USFWS Critical Habitat Designation for Two WV Mussels Ignores Restoration Obligation
US Fish and Wildlife Service
In response to a petition and lawsuit, the U.S. Fish and Wildlife Service
In this listing, the U.S. Fish & Wildlife Service has abandoned any currently unoccupied but suitable habitat by these species, when it comes to designating critical habitat for the species. The agency only wants to designate critical habitat for these two species if the habitat is currently occupied. This creates obstacles to recovery- these species are on the brink of extinction and have been eradicated from most of their range. The USFWS should protect occupied as well as unoccupied habitat by designating it as critical habitat so that unoccupied habitat may be protected in anticipation of the species' restoration.
Join us in pushing back against this paltry and half-hearted approach to designating critical habitat for the 2 proposed species. The agency is required to ensure the protection and recovery of each species listed under the ESA. This requires restoring the species to previously occupied habitat, which requires protecting that habitat.
The once-common longsolid mussel, found in the southern part of the Mon National Forest, has lost 63% of its populations, and only three out of 60 surviving populations are considered to have a high chance of survival. The round hickorynut has now lost 78% of its populations, and only four of 65 are ranked as having high resiliency. Both mussels live in West Virginia river basins.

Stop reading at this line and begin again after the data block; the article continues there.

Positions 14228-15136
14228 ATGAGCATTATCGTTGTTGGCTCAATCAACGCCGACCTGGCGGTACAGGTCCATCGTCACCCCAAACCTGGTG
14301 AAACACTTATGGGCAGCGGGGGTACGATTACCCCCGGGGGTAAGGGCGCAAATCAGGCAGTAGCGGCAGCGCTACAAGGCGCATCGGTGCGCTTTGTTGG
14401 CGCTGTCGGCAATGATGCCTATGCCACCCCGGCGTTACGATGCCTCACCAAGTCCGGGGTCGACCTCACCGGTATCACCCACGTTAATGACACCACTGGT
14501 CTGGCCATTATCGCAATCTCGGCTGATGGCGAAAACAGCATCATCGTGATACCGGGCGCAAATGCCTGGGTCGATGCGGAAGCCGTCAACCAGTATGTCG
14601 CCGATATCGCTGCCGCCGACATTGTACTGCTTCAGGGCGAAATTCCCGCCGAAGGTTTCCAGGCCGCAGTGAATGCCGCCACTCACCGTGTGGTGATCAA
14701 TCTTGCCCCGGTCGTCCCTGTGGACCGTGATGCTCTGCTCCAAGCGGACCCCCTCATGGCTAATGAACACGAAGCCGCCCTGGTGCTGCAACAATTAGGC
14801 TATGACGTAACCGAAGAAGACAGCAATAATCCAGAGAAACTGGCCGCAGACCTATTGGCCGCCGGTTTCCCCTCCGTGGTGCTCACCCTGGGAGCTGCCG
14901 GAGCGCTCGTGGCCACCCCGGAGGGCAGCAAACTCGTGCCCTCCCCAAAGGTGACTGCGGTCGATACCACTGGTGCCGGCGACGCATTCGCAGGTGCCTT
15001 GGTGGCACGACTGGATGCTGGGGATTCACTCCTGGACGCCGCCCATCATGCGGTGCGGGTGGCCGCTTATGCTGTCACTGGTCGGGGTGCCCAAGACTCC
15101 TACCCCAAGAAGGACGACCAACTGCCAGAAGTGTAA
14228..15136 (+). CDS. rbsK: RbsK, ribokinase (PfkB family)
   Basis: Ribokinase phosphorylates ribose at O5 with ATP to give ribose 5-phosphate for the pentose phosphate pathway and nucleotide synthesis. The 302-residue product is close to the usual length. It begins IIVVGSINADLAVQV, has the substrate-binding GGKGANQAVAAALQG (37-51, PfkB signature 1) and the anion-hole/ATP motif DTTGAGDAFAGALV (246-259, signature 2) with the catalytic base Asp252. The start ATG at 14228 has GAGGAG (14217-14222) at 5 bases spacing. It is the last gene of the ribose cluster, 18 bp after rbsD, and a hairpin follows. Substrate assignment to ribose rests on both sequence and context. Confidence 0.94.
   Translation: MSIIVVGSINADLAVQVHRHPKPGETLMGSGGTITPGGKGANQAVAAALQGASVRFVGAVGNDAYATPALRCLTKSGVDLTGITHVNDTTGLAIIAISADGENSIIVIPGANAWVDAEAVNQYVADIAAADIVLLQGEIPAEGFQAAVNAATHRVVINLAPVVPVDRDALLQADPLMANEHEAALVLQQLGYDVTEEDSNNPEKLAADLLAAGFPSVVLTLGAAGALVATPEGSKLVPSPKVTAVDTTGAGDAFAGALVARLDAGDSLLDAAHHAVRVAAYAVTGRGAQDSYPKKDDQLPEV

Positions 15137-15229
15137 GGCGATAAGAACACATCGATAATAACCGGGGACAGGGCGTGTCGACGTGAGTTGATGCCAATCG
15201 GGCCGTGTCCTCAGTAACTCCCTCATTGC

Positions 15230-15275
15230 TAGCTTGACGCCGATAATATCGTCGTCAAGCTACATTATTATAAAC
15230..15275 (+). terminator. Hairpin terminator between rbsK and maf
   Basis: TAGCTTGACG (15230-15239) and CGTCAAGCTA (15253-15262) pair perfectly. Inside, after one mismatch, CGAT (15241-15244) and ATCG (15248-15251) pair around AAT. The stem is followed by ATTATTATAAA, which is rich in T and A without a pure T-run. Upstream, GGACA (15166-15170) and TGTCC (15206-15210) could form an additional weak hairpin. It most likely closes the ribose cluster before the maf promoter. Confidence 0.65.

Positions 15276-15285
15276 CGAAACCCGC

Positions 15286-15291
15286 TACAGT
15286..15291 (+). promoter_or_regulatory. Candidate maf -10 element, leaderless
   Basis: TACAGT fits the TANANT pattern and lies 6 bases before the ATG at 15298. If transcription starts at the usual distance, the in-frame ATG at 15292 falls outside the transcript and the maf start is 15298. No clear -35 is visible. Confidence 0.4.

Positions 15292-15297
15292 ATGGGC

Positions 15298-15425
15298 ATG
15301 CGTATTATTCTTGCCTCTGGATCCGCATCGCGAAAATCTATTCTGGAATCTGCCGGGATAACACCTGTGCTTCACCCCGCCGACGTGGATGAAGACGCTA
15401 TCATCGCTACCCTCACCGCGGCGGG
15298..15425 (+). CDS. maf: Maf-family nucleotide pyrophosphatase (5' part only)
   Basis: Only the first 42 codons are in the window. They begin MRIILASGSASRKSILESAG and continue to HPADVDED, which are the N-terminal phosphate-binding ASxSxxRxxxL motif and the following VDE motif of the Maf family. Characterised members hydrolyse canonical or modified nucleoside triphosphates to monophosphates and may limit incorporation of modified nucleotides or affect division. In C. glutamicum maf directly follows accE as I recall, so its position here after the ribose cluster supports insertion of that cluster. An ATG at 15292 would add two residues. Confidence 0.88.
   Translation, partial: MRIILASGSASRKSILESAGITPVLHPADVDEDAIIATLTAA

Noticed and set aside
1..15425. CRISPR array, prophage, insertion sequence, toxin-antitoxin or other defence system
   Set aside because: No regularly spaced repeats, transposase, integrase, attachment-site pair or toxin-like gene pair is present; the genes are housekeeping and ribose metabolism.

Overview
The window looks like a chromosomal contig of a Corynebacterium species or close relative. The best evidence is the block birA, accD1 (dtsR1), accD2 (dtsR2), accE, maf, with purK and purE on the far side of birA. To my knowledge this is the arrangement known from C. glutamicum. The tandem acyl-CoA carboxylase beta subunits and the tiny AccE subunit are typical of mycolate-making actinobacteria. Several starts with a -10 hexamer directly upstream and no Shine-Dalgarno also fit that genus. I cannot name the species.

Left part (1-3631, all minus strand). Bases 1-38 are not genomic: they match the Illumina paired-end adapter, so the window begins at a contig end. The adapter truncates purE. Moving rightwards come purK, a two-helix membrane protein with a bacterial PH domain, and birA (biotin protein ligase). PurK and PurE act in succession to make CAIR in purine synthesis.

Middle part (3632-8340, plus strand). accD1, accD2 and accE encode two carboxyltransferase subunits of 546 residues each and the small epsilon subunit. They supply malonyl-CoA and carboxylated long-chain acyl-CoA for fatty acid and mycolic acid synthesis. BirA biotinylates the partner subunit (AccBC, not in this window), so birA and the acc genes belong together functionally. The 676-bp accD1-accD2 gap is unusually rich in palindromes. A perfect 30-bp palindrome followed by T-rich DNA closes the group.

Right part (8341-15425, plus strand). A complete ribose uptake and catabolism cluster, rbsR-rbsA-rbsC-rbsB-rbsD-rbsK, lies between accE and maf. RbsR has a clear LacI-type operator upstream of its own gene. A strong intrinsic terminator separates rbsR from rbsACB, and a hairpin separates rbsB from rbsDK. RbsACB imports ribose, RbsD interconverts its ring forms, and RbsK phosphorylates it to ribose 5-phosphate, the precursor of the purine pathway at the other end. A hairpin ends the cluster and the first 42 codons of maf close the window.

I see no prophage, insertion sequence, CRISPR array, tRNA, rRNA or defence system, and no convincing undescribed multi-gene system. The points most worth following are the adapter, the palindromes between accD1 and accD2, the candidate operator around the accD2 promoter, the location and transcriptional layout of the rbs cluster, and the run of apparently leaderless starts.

The Service denied listing for a third petitioned mussel, the purple lilliput, another West Virginia mussel, even though 47% of its populations have already been wiped out and 20% of its remaining populations aren’t expected to survive the next few decades. We will also be contesting their decision not to list & designate critical habitat for the purple lilliput.
US Fish and Wildlife Service
From: [Your Name]
The long-solid and round hickory-nut mussels are on the brink of extinction, and have been forced out of most of their habitat due to human activities. The proposed actions by Fish and Wildlife are not enough. Their current occupied habitat doesn't provide enough space for their populations to recover. Unoccupied habitat needs to be designated as critical habitat to be protected in anticipation of the species' restoration. Not only are you required to ensure the protection of species listed under the ESA, but the recovery of species as well.
The once-common longsolid mussel has lost 63% of its populations, the round hickorynut has lost 78% of its populations, and the purple lilliput has lost 47% of its populations. We demand that you designate critical habitat for the purple Lilliput as well.
Twenty-three mussel species have already been lost to extinction. These incredible invertebrates are vital to our ecosystems, as they stabilize stream banks, create habitat, are food sources, and filter water where they reside. These mussels create clean water, and clean water is indispensable for all life.